According to the deal, the companies will combine Sensorion’s SENS-401 compound with cochlear implants in preclinical studies starting next year. The drug-device therapies could be in clinical trials as early as 2019, the companies reported.
In connection with the deal, Cochlear is slated to invest $1.9 million in shares of Sensorion in exchange for the right of first negotiation for a global license to use SENS-401 in patients with certain implantable devices.
“Our collaboration has the potential to be transformational for both partners, as well as for patients suffering from hearing loss,” Sensorion CEO Nawal Ouzren said in prepared remarks. “In children, the sense of hearing is crucial to development, language and learning; in older adults, hearing impairment can be disabling and isolating. We believe that our collaborative efforts could ultimately result in life-changing benefits to implanted patients and we look forward to initiating mid-stage clinical testing as soon as 2019.”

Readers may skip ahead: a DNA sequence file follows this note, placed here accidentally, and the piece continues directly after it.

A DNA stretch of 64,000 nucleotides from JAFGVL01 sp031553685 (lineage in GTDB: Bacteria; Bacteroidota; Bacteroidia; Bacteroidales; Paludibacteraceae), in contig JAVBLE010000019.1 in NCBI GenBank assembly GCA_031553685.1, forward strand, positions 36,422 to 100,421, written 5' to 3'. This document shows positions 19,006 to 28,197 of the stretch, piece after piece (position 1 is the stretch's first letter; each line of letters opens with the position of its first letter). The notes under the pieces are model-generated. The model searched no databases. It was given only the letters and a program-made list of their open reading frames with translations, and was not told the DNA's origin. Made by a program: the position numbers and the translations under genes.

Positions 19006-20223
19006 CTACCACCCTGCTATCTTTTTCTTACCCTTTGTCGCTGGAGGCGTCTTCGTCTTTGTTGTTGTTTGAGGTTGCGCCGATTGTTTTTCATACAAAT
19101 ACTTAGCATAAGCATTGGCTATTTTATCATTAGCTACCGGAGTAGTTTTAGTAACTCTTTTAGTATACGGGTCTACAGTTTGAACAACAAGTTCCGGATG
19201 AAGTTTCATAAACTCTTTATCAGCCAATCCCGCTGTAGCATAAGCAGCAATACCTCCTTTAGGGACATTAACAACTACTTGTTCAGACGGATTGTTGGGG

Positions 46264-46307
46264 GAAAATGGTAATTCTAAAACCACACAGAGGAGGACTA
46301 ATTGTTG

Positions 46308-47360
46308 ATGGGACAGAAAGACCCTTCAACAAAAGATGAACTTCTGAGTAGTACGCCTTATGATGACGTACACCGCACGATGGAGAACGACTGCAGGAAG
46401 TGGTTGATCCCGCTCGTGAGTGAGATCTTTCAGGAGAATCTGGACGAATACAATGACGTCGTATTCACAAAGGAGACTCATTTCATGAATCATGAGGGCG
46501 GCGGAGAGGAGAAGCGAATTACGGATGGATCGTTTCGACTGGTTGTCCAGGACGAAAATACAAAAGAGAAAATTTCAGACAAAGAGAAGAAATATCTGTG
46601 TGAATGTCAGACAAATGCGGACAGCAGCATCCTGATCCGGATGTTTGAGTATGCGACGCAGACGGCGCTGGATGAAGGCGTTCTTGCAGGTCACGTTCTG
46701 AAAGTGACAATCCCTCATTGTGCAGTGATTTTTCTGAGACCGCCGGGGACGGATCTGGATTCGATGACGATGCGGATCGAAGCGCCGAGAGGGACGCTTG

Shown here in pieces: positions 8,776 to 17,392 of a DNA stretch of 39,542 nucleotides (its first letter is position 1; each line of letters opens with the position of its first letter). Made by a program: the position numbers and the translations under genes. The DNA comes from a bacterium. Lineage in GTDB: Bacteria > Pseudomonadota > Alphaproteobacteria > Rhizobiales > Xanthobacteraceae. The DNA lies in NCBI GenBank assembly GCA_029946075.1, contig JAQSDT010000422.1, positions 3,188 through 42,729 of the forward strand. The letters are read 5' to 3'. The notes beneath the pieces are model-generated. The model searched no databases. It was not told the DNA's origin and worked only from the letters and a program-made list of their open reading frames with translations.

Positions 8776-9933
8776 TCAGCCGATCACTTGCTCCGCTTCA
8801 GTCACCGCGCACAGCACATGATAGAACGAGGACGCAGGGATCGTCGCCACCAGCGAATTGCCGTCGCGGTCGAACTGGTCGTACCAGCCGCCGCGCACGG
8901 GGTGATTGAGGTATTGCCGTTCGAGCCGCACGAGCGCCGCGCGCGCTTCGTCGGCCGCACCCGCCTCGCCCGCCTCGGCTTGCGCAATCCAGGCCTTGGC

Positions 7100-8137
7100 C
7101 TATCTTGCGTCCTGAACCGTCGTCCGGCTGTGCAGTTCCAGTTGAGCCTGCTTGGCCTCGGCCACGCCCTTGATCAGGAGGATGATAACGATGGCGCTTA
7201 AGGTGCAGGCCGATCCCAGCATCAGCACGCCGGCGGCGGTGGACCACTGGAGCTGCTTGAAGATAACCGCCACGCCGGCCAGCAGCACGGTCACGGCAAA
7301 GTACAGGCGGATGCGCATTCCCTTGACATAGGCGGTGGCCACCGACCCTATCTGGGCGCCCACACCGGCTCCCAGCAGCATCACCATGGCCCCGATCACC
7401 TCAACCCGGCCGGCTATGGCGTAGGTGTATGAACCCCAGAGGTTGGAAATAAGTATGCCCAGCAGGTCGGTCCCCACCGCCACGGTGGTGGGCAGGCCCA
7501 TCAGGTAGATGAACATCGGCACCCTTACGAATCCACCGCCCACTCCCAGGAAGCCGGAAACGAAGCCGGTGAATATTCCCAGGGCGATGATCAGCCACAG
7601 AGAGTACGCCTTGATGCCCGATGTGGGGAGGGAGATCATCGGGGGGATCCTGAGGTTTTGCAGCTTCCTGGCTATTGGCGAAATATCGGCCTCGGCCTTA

“Cochlear is committed to advance hearing therapies and we look forward to leveraging our combined knowledge and capabilities,” Jan Janssen, Cochlear’s CTO, added. “Sensorion has a promising portfolio of therapeutic candidates and we believe that the demonstrated effects of SENS-401 may strategically complement our technology. We are excited for what our combined efforts could mean for providing even better outcomes for implant recipients.”